December 18, 1962

Dear Eleanor,

I received your letter yesterday.  Thank you for being so brave.  I feel stronger knowing you are so brave.  I think it is a good idea to write to another newspaper.  I will try one of the Northern newspapers you mentioned.  Thank you for sending the addresses.

I have had a hard time getting paper and pen.  I wanted to write you sooner but I just got paper and pen today. I will use what I have left now to write the northern newspapers.  I will start with the one in Baltimore. I will tell them about that man and what he said to you about the farm.  I wish I was not sick and locked in here because if I was better I would go after that man.  He is not a smart man and he enjoys hurting people.  Maybe it is good that I did not get admitted to Southern if there are people like that who go to school there.

I will die here, Sister.  I have told them I am sick but they do not listen.  Most of the guards laugh and call me nigger and say I am trying to trick them.  They say they heard I was the ‘tricky nigger’ who tried to get into one of their schools.  They say they will not let me trick them because they are smarter than me.  But none of them went to the University.  Some of them cannot even read.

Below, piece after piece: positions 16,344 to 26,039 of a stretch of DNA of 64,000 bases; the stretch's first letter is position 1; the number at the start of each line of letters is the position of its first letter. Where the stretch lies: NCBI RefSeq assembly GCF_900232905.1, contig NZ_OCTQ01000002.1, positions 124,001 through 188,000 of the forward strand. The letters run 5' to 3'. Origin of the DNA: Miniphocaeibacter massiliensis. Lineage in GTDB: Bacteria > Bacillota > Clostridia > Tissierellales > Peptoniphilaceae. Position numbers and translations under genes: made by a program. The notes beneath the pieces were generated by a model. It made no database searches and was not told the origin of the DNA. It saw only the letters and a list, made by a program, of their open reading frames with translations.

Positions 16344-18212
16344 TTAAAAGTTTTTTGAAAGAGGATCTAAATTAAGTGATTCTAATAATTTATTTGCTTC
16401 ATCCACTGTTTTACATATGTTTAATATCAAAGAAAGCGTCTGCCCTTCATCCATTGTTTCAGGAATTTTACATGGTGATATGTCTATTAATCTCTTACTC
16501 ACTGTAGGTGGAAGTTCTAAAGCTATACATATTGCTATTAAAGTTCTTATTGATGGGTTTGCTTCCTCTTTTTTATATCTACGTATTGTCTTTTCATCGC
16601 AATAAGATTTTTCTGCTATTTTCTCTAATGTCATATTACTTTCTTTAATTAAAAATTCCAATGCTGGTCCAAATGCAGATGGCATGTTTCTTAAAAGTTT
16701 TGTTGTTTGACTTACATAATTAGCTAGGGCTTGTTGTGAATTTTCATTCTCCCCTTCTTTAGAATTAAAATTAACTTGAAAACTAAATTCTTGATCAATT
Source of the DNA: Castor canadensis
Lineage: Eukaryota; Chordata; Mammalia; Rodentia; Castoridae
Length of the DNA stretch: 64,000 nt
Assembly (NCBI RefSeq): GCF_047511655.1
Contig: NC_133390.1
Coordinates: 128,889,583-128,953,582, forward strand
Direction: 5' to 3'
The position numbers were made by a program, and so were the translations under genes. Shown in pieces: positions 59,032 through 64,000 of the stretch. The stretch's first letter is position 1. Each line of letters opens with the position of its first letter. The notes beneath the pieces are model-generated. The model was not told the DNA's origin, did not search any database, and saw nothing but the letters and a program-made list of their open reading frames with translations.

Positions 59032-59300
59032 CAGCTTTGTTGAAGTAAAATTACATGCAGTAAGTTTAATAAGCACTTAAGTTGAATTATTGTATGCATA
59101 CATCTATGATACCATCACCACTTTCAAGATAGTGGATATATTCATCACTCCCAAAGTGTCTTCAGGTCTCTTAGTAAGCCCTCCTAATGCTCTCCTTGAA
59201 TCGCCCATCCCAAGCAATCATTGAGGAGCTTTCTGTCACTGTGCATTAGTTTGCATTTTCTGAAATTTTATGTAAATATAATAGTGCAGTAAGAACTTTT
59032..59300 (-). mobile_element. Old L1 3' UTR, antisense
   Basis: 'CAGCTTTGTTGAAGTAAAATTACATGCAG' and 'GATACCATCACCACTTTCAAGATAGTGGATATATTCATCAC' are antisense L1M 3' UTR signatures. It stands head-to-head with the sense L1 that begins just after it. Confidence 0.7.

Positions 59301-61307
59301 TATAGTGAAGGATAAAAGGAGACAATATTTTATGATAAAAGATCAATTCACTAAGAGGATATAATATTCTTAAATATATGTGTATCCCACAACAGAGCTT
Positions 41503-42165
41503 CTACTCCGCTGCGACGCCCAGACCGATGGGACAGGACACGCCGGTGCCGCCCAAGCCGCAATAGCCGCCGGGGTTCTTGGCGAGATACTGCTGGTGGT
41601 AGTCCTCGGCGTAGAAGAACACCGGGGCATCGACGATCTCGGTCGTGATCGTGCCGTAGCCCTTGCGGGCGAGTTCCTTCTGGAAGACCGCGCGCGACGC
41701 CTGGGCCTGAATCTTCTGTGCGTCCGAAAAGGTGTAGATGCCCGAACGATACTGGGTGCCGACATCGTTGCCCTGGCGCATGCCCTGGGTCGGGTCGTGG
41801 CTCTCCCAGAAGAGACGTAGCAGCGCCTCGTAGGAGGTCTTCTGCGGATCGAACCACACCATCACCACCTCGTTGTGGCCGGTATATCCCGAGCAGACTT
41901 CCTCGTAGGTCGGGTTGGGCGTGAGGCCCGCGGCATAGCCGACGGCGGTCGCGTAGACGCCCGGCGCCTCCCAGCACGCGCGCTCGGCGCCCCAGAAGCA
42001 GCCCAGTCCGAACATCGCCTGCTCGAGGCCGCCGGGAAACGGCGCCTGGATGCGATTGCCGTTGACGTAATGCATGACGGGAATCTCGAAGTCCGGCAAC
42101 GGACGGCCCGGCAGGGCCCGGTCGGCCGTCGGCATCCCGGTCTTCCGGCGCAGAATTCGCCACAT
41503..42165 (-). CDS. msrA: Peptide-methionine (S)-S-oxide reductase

Say thank you to Medgar for all his help.  I think he should talk to Robert Kennedy about my situation.  I think the Kennedy’s are good for the country and good for the south.  The guards talk poorly of them here but I think the Kennedy’s will do good.  I was also glad to hear about James Meredith.  Perhaps I made a difference if he is now in classes at Ole Miss. Could Southern be next?

Tell Henry and Marshall that I love them and will see them soon.

Your Loving Brother,



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